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  5. as always, stunning pix. love your placemat/napkin design! and sweet baby mattie.
    may you enjoy a healthy and happy winter!

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    1. We are enjoying fall and looking forward to the coming winter. Somehow after months of drought, winter fog and rains seem so very lovely. In fact, we have decided to not travel all the way south to the desert this January as we often do. For the moment, desert plans are on hold.

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  6. I loved this blog--so well written and the photos are amazing!! I love your sentiment "I can do whatever I want whenever I want. Such a feeling of freedom." At this stage in our lives Michael and I need to keep reminding ourselves that there is nothing we have to do--if it gets done, great, if not oh well! I worked fulltime and then some as a nurse in a super stressful environment. I would spend my weekends making sure my house was spotless with no help from the spouse and going to church only to go back to work on Monday. Those days are over. Now I'm trying to teach myself not to stress about having people over, perfect food, spotless house, etc. I'm getting there! And by the way--from the photos I've seen the home you and Mo have created is beautiful, and your table settings are beautiful!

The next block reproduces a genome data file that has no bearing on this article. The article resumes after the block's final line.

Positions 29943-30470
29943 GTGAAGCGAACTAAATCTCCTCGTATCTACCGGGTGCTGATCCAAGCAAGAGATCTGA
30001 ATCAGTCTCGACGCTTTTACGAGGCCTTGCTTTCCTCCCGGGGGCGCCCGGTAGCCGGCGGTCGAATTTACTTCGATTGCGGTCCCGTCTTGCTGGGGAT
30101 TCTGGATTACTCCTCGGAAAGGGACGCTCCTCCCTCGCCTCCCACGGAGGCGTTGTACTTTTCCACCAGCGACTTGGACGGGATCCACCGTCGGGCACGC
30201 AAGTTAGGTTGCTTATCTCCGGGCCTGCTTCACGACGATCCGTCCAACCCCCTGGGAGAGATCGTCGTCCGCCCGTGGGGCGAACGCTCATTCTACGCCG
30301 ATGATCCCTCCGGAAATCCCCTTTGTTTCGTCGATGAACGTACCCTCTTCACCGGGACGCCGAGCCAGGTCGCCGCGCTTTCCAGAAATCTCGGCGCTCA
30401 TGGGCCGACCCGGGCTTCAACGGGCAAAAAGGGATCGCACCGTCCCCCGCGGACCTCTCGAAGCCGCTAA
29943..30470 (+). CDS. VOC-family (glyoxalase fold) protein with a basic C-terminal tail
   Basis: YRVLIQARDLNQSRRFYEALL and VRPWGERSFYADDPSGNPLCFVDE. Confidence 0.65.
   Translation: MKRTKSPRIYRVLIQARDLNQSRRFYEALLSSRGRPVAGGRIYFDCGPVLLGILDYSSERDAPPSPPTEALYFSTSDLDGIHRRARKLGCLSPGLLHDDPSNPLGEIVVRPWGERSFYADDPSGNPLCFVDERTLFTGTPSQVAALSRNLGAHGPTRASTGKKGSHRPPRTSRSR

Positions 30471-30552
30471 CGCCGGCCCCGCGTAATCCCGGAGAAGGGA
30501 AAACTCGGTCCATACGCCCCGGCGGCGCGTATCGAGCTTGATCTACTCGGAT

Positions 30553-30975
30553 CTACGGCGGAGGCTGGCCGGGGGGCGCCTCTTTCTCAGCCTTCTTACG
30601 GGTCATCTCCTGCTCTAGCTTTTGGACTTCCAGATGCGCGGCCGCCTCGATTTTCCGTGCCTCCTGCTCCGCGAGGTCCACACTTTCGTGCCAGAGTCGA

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    1. Thanks so much for this comment, Janna, it was the first one I saw and in spite of the fact that I do the blog for myself, it was most welcome. Made me feel good about what I wrote, which seemed a bit random and wandering. Funny thing, folks seem to respond to these kinds of posts. I get a lot more interest in these random posts than I do for many of the "travel" posts. I know I enjoy your random life posts a lot as well, so am glad you haven't given up blogging.